The Certified Financial Planner Board of Standards last month said it's amending its regulations to shorten the time needed to qualify for CFP certification from three years to two if the person has two years of experience providing professional financial planning service or the part-time equivalent.
The individual has to have been working under the direct supervision of a CFP professional, been providing direct financial planning services to clients and must have documented in writing the performance of all six steps of the financial planning process.
Currently, a candidate can apply for CFP status only after three years if he or she has met experience requirements that can include teaching or internships. These criteria still apply, and a candidate can use them to fulfill the three-year requirement and gain certification.
Under the new rules, the candidate would still have to complete a course of study for financial planning and pass the CFP exam, pass a background check and agree to the CFP Board's code of ethics and professional responsibility, rules of conduct and financial planning practice standards. But applicants will also be able to meet the experience requirements before they pursue the education and examination requirements.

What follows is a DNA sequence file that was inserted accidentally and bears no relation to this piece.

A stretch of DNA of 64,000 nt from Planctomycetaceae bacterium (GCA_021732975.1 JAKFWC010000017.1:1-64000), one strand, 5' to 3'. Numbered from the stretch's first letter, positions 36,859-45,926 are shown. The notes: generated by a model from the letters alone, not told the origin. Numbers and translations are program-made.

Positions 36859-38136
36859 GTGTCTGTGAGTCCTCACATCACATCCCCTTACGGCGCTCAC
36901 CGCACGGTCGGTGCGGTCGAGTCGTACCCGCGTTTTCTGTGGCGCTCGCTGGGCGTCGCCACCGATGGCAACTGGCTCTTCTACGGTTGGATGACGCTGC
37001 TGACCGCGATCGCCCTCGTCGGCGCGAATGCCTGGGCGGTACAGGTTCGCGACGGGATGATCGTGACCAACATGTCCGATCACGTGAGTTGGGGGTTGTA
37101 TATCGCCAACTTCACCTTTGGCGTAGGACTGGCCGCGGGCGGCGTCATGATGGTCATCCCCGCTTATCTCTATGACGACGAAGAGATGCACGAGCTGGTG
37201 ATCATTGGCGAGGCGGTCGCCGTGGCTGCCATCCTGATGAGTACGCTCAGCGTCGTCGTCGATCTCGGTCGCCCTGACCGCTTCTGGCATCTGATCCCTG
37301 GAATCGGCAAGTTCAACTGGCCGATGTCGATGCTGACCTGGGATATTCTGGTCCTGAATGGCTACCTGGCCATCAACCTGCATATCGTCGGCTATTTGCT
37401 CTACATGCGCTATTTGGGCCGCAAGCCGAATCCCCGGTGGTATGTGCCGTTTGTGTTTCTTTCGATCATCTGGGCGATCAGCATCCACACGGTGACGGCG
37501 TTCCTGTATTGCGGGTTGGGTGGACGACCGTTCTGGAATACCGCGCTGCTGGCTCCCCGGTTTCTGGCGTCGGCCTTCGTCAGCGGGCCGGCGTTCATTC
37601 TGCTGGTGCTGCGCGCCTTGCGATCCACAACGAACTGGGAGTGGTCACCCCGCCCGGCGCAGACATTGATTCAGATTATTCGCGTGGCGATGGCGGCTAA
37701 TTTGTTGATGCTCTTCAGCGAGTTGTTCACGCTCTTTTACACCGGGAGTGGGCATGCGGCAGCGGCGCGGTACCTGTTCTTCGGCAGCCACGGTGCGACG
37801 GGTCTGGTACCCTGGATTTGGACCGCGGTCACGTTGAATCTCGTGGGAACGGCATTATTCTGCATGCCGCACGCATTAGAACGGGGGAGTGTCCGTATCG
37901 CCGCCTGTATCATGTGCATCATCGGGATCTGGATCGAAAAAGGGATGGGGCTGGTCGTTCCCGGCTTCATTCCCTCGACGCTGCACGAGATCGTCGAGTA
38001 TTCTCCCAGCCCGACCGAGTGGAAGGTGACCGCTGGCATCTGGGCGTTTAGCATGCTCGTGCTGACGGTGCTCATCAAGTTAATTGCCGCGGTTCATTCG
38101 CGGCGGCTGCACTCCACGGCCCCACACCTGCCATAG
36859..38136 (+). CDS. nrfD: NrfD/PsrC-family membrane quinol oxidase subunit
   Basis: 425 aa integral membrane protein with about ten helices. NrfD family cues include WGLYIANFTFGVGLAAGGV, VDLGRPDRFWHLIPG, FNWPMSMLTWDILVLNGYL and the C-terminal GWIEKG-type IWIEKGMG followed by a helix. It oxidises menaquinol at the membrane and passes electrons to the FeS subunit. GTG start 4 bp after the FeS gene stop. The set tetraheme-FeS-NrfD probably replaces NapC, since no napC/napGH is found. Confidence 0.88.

The new experience requirement will go into effect September 1, 2012.
The board reviews its regulations periodically and updates those it feels need changing, says Alan Goldfarb, the chairman of the board of directors.
Another change under the new rules is that CFP candidates and those already holding CFP certificates will be treated equally when it comes to bankruptcy filings. Currently, a CFP candidate who has filed for bankruptcy is required to wait five years before applying for certification. Under the new rules, the candidate can pursue certification, and the bankruptcy information will be made public as it is for CFP designees.
All bankruptcy filings will be made public on the CFP Web site, and a news release will be issued four times a year listing the names of those CFP professionals who have filed.
Under the current regulations, the Board of Standards does not make a CFP's bankruptcy filings public if there is no related public action against the practitioner.
"We want to disclose any information that could reasonably be expected to affect a person's decision about hiring a financial planner," says Michael Shaw, the managing director of the CFP Board's professional standards and legal department.